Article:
A study of any mystery, which includes any unsolved crime, must of necessity strictly follow the known evidence sequentially. These facts become the dots by which the connecting line is drawn by logic to link these facts progressively. Without sequentiality and chronology context is lost. Even more important are the clues. Clues and evidence are not the same thing, but clues should lead to evidence upon investigation. They help us to reveal facts hitherto unseen, for the mind, all minds, follow a pattern. Therefore, quite inadvertently, the mind that conceives the crime also gives us the solution. It is unavoidable. Reenactment of the crime, the sure method of the French police, when combined with the British approach of obsessing on every detail, should do the trick. Unraveling a mystery thus can be likened to decoding a cipher. Once a few letters are learned, we can build words. With a few words we can build more and complete sentences. With logic and a few facts we can find hidden things.
The crimes of “Jack the Ripper” have certainly become hidden behind a century of folklore, and what I outlined above is necessary just to accurately restore the truth of the crimes today. This is a monumental task, but it must be done before we can even take a step toward solving this series of murders. Part of the process is going back. We must go back before the folklore and vividly experience the exotic and sordid world that was Whitechapel 1888. The Ripper has become so romanticized in western literature that both he and his serial killings have all the anodyne appearance of fiction. Yet a phantom killer truly existed in the Autumn of 1888 in the squalor of London’s East End. The very first book written on these murders captured the grisly mystique, and the same thing can still be said today as Sam’l Hudson wrote in 1888 (Leather Apron: The Horrors of Whitechapel):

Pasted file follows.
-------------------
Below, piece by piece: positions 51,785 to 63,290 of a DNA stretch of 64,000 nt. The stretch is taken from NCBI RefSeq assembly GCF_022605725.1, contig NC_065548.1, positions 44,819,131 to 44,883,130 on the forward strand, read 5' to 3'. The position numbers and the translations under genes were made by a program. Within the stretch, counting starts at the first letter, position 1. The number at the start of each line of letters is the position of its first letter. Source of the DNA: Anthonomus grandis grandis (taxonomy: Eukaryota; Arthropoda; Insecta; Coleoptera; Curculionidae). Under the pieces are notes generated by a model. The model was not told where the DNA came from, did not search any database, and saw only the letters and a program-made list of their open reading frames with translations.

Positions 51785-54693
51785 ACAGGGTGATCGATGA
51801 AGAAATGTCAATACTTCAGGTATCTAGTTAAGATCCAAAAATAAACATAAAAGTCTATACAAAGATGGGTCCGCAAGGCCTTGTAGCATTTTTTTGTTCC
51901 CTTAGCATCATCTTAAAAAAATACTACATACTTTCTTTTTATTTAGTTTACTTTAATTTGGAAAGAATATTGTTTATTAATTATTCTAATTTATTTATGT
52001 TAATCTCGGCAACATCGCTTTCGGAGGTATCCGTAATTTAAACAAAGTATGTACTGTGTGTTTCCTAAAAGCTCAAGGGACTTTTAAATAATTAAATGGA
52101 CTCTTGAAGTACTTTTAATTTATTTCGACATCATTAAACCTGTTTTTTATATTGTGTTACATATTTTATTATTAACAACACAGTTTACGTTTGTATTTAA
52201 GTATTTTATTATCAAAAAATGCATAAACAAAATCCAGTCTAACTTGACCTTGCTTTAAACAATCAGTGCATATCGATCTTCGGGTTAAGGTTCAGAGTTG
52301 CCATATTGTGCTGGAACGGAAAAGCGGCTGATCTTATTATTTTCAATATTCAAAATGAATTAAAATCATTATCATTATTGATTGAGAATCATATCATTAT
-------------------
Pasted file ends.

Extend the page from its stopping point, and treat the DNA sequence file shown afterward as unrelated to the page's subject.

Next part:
He defied the entire population of the East End, every soul of whom was detective for the time being. He paid no heed to the swarm of Scotland Yard’s sleuth hounds, or the thousands of “bobbies” who patrolled the streets of London. He plied his knife right under their eye. He committed atrocities that sickened the soul. He left his dead, with bodies still warm, lying on the sidewalks, the yards of houses and in darkened alleys. People would pass certain spots and in a moment or two thereafter the corpse of a woman would be found there, with the body scientifically mutilated, and the murderer— gone.
This is the phantom that is still world famous today only as a moniker: “Jack the Ripper.” We have filled in the ghostly space wherein only phantoms tread with the image of a top-hatted gent. But the truth is that the Ripper was never seen in the act of killing. His motives were never explained. Only one shadowy figure seems to fit as the man who was “Red Jack.” He was a clerkly looking fellow. Such a man was caught sight of with a couple of the victims, sometimes within minutes before their bloody bodies were found sprawled in the public gutter. But this is all there is. Aside from the details of his crimes, this is really all we have.
This clerkly looking fellow was about 5 foot 7 inches tall. He dressed all in black (or dark), and he was said to look “foreign” by the quaint folk of the East End.There was only a couple people really who caught ear of a few of his words to the victims. They thought him well spoke, but not a gentleman. He was “mutton dressed as lamb.” This impression was probably fostered by his display of a strange bit of misplaced ostentation. Oddly, he wore a deerstalker hat. This was a country gentleman’s hat. It was worn only when hunting in or just enjoying rural areas. Yet here in crowded, lower East End London, the most populated city in the world, indeed the greatest city on earth and capitol of an empire, a soft spoken, clerkly fellow strolled along looking like he eloped from some Audobon Society bird watching tour. . . and yet still he remained a phantom. Wearing this misplaced bit of rural etiquette, he should have been easily identifiable. Remarkable though this is, and indeed it is— not to digress too much but it must be underscored that men did not wear these hats in a city despite our misimpression from Sherlock Holmes movies— it is more remarkable that no one knew who he was, from whence he came or whither he disappeared.